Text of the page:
Dutch court case, Zeeland-West-Brabant District Court
26th of June 2019 | Door: Barry Scheer
Application of the 30% ruling for incoming (foreign) employees requires that the employee doesn’t have a place of resident in the Netherlands when the employment contract is concluded. If he/she has a place of residence in the Netherlands, he/she is not ‘recruited from another country’.
Source: Taxence, 20 March 2019
In 2010, a foreign student came to the Netherlands for study purposes and in December 2012 he succeeded the Master of Science Automotive Technology at a Dutch educational institution. The foreign student had signed an employment contract and had been employed by a Dutch employer since 2013. On 5 December 2014, the foreign employee and his employer submitted a request for application of the 30% ruling.
In a dispute with the Zeeland-West-Brabant District Court, the question was whether the foreign employee had been recruited from another country, as a result the 30% ruling could apply. In this case, it is relevant whether the foreign employee had a place of residence in the Netherlands.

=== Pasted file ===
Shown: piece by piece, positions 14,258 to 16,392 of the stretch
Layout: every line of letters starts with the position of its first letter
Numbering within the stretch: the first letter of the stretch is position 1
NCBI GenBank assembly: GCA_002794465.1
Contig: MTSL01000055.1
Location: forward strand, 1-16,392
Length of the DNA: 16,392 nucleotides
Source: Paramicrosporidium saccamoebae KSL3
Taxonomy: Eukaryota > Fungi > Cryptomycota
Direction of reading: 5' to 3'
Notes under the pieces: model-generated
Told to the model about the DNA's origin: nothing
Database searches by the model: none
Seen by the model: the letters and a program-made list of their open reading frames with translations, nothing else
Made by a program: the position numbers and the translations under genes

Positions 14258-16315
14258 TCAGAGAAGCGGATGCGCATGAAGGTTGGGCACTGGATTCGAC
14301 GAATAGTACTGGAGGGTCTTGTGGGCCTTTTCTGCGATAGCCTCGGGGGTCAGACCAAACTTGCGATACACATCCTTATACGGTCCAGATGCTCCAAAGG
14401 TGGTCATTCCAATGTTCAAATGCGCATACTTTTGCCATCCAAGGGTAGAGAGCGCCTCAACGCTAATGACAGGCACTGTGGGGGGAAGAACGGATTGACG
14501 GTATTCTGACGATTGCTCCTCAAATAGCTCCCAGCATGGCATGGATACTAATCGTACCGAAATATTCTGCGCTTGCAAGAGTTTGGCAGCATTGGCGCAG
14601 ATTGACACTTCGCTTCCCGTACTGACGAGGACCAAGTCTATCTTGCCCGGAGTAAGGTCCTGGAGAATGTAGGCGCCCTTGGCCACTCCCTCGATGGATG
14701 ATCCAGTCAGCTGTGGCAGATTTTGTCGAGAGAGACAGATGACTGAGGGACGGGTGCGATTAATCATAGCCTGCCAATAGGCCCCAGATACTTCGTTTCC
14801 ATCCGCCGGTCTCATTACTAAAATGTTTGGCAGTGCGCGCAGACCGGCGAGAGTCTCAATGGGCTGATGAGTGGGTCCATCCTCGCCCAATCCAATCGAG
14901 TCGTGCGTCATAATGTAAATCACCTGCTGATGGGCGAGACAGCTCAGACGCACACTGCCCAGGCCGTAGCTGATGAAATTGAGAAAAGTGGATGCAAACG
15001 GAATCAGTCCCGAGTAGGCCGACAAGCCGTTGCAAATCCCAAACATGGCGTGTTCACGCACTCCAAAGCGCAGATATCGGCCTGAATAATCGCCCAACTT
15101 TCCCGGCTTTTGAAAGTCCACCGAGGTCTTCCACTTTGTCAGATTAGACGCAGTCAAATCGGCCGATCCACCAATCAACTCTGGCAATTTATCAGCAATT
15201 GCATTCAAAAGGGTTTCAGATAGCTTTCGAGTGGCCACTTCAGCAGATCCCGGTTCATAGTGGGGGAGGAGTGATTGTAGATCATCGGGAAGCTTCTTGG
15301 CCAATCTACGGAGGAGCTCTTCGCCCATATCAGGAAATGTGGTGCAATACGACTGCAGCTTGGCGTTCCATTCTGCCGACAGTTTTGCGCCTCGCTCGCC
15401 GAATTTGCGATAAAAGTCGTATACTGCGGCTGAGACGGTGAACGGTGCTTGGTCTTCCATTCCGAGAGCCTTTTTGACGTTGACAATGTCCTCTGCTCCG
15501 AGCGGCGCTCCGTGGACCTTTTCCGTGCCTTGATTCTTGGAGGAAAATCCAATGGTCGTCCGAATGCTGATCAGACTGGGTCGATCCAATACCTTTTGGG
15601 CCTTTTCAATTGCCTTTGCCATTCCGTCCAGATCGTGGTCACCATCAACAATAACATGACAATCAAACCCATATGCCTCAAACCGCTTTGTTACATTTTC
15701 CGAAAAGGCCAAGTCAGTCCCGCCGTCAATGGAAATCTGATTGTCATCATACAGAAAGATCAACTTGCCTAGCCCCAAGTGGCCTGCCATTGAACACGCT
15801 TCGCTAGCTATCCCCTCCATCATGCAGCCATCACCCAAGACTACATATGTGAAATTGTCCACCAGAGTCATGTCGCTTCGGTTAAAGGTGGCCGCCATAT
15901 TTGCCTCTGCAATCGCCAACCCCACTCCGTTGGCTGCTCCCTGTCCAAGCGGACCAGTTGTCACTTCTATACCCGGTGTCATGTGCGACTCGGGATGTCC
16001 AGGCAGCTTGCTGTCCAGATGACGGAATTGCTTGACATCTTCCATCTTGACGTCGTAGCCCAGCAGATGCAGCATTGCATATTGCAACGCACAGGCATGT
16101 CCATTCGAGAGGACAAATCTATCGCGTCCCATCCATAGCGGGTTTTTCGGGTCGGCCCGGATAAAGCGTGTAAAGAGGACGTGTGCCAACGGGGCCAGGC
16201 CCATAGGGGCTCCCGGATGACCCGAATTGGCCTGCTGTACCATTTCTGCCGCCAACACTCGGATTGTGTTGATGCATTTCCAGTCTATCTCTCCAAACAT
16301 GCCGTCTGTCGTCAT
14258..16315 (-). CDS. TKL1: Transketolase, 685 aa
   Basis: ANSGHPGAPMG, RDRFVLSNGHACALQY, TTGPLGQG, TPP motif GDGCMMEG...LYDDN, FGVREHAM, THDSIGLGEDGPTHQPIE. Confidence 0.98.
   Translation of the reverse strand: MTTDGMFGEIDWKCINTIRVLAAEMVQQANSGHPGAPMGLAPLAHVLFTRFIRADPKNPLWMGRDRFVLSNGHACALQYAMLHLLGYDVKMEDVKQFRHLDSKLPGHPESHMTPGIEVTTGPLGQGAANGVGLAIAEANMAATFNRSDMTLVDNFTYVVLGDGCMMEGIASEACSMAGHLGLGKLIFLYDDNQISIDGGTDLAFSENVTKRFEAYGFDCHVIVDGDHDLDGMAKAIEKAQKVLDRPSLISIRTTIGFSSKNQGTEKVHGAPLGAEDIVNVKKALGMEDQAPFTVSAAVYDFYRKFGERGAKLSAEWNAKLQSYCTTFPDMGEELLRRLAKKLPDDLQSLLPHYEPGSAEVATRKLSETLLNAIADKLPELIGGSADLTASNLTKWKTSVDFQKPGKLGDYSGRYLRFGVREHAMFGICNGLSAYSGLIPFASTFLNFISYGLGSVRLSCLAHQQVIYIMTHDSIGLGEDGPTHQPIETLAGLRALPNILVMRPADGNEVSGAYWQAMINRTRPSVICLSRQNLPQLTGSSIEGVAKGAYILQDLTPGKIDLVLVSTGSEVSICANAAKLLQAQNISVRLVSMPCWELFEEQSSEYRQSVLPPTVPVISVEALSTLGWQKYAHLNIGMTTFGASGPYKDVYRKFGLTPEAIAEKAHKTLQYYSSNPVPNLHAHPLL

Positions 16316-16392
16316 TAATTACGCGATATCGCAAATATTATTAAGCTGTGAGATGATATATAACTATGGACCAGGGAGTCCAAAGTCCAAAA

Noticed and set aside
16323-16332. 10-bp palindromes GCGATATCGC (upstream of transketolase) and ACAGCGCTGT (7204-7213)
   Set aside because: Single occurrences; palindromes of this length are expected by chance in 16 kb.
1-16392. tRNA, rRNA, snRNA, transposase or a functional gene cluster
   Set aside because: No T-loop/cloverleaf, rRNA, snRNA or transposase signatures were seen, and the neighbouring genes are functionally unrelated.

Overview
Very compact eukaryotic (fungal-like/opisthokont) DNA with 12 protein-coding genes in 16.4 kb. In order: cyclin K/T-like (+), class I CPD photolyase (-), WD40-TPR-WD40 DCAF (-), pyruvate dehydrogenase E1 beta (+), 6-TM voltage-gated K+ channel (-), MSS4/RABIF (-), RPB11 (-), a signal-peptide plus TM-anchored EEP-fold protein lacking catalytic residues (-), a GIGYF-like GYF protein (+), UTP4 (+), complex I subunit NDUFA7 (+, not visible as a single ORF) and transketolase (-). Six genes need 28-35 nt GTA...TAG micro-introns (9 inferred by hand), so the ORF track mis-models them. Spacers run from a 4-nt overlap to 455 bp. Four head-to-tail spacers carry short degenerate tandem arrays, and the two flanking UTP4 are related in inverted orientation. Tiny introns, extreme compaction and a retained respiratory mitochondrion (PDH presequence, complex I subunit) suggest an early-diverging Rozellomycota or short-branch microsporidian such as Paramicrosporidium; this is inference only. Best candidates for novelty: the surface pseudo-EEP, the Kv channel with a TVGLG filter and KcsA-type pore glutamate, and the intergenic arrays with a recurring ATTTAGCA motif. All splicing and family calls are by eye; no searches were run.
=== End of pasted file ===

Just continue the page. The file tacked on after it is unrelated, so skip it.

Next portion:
To determine the employee’s place of residence in the Netherlands, all relevant facts and circumstances are decisive. The tax inspector argues that the foreign employee has been living in the Netherlands since 2010, at least at the time of entering into the employment contract. The following facts and circumstances were mentioned by the tax inspector:
- the student room where the employee was staying during his studies up to a few months after entering the employment contract;
- the Dutch bank account;
- the obligation to have a Dutch health insurance;
- the scholarship and internship allowances that he received from the Netherlands and were paid to his Dutch bank account;
- the fact that the employee had a Dutch correspondence address; and
- the obligation to find a Dutch employment contract for a minimum of three years on the basis of the "Scholarship Agreement" with the Dutch school.
The court concluded that the employee, who had the burden of proof, didn’t provide the necessary evidence that he was recruited from abroad and to that effect the court decided that the tax inspector had the right to refuse the application of the 30% ruling.